Globalization and Fragmentation: International Relations in the Twentieth Century

Globalization and Fragmentation: International Relations in the Twentieth Century

Globalization and Fragmentation: International Relations in the Twentieth Century

Globalization and Fragmentation: International Relations in the Twentieth Century

Synopsis

Globalization and Fragmentation offers a succinct, original critique of the century's international developments. It sets out a challenging analysis of globalization as a process reflecting political relations both between and within states.

Excerpt

How will the international history of the twentieth century be regarded by future historians? It was certainly an age of stark contrast, and possibly of paradox. It is not surprising that it should have been depicted as an 'age of extremes' (Hobsbawm 1994).

But how will the twentieth century be remembered? As soon as the question is posed, the contradictions spill out. It was an age of unprecedented violence, of threatened annihilation, and yet, for part of the time, of very substantial peace and stability in some areas of the world. It was an age that did more than any other to advance the philosophical claims to human rights in an international context, but it also witnessed the most flagrant violations of them in practice. The century saw the creation of hitherto unattainable wealth but ever wider gaps in its distribution. Above all, the century was characterized by the greater interconnectedness of events on a global basis, while simultaneously being subject to political processes of rupture and disintegration: it has been an age of globalization and of fragmentation.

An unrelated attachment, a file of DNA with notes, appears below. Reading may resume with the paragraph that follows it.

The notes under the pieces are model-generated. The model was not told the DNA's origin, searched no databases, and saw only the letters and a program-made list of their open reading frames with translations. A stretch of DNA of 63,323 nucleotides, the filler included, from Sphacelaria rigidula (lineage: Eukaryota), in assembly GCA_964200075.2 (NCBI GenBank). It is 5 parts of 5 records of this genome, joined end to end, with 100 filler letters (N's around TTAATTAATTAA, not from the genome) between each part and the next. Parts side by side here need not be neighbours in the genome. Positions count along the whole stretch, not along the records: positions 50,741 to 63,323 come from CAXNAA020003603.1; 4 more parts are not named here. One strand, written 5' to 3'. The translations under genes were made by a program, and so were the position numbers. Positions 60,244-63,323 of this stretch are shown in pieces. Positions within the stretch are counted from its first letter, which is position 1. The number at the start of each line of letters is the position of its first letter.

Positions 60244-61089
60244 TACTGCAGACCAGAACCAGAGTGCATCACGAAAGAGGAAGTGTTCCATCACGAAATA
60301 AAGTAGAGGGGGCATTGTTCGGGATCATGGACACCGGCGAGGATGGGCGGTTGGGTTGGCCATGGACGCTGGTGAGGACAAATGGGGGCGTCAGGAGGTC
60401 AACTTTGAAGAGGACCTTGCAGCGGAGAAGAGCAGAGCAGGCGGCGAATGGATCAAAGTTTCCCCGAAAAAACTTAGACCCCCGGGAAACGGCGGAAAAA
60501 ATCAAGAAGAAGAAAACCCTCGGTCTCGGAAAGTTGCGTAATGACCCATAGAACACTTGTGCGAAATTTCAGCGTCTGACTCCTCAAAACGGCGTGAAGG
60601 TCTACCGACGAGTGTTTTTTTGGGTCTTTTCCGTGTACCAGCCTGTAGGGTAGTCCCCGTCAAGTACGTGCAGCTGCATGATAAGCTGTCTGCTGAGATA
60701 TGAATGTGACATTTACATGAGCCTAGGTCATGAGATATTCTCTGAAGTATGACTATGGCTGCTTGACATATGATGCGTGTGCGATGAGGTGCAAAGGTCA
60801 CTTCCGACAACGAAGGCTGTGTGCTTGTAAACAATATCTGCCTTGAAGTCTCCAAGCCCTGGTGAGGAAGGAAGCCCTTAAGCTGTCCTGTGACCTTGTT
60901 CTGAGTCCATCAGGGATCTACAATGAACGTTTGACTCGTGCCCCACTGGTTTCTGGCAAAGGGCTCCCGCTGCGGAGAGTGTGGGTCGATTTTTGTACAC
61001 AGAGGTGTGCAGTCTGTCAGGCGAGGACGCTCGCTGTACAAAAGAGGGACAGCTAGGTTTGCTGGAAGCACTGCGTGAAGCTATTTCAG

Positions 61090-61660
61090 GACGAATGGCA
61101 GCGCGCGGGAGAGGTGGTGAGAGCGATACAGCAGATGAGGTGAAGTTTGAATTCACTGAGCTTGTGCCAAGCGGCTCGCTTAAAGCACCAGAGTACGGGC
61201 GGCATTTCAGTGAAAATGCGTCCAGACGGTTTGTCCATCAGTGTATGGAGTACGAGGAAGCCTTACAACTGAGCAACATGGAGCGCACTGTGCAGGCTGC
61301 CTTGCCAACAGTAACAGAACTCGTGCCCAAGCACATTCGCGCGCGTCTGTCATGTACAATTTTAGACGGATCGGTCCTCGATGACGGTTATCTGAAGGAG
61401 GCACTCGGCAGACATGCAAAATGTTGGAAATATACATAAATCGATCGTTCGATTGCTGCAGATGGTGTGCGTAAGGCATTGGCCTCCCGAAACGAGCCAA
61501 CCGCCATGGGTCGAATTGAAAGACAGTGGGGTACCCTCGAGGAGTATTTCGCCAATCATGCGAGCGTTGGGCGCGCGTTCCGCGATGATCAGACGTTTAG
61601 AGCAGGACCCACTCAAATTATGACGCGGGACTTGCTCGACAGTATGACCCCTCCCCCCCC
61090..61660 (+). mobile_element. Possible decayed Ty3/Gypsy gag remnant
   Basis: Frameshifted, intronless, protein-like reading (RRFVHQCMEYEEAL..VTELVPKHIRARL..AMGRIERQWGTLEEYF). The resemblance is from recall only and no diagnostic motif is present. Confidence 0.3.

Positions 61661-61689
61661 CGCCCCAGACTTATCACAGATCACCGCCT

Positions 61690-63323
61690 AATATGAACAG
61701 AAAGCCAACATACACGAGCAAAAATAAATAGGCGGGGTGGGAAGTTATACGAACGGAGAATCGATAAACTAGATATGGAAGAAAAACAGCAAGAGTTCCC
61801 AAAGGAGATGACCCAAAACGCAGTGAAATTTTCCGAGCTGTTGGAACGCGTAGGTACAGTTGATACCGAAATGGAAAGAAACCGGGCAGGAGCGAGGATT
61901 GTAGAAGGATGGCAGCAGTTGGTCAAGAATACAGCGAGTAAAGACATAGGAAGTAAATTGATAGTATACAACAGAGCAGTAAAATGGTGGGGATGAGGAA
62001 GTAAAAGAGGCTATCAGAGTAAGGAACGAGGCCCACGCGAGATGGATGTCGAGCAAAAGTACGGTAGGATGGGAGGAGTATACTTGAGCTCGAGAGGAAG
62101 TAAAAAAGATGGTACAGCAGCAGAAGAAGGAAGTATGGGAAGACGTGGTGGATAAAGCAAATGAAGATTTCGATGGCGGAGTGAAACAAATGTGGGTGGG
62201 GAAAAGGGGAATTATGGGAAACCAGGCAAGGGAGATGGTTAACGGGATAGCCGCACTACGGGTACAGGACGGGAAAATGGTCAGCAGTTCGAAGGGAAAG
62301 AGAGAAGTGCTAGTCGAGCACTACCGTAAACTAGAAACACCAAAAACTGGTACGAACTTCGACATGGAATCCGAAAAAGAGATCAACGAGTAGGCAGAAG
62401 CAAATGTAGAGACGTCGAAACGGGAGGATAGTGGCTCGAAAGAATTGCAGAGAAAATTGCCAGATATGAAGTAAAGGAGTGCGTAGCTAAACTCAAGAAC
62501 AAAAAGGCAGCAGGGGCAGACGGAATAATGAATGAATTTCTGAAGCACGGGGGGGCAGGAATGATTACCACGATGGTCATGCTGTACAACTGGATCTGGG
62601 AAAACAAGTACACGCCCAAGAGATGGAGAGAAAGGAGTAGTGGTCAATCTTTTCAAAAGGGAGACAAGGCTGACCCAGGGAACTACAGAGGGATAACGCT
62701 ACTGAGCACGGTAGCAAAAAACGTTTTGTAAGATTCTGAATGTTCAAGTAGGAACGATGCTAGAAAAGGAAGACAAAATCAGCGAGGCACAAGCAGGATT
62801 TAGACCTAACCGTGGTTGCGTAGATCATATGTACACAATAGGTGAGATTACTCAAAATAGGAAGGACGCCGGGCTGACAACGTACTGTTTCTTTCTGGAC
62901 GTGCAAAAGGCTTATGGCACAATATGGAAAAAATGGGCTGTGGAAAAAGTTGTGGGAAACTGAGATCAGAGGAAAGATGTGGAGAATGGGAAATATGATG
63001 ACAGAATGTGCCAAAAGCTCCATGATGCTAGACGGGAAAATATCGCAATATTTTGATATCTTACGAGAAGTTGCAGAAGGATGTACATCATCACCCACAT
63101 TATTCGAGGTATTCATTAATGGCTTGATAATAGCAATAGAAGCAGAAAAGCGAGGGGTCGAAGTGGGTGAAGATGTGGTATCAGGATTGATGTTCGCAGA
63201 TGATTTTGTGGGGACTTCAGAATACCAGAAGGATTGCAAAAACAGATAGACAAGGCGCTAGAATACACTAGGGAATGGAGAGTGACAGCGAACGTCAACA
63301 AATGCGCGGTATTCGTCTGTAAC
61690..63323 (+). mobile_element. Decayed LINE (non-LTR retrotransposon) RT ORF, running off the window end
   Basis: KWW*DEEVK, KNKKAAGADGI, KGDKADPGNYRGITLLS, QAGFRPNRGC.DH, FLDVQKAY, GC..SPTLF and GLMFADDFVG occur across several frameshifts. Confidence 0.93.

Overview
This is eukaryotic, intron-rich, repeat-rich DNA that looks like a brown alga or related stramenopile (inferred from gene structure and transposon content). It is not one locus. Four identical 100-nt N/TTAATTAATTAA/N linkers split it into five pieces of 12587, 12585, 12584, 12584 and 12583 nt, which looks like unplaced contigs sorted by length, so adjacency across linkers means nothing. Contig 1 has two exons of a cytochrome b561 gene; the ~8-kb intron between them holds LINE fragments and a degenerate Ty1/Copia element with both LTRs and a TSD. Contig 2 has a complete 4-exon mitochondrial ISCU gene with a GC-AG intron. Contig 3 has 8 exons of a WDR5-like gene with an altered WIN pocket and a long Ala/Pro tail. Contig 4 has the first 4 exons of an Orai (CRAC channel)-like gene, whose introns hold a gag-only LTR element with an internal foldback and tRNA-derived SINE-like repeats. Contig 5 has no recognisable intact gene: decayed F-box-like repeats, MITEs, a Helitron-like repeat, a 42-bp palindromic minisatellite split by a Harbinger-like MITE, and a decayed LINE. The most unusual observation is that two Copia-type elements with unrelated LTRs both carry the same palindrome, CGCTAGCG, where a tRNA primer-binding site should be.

Globalization and Fragmentation

Each of these terms refers to diverse processes embracing political, social, economic, technological, and cultural change. They encapsulate the scope of the uniformity of political ideas and practices; the geographical extent of social interaction and reflexivity; the degree of integration of economic activities; the diffusion of technologies (information, communications, transport) which overcome the significance of space; and the extent of the dissemination of cultural symbols and significations. Given this diversity, no simple and straightforward definition can be offered of either. Globalization, however, denotes movements in both the intensity and the extent of international interactions: in the former sense, globalization overlaps to some degree with related ideas of integration, interdependence, multilateralism, openness, and interpenetration; in the latter, it points to the geographical spread of these tendencies and is cognate with globalism, spatial compression, universalization, and homogeneity. Fragmentation is but . . .

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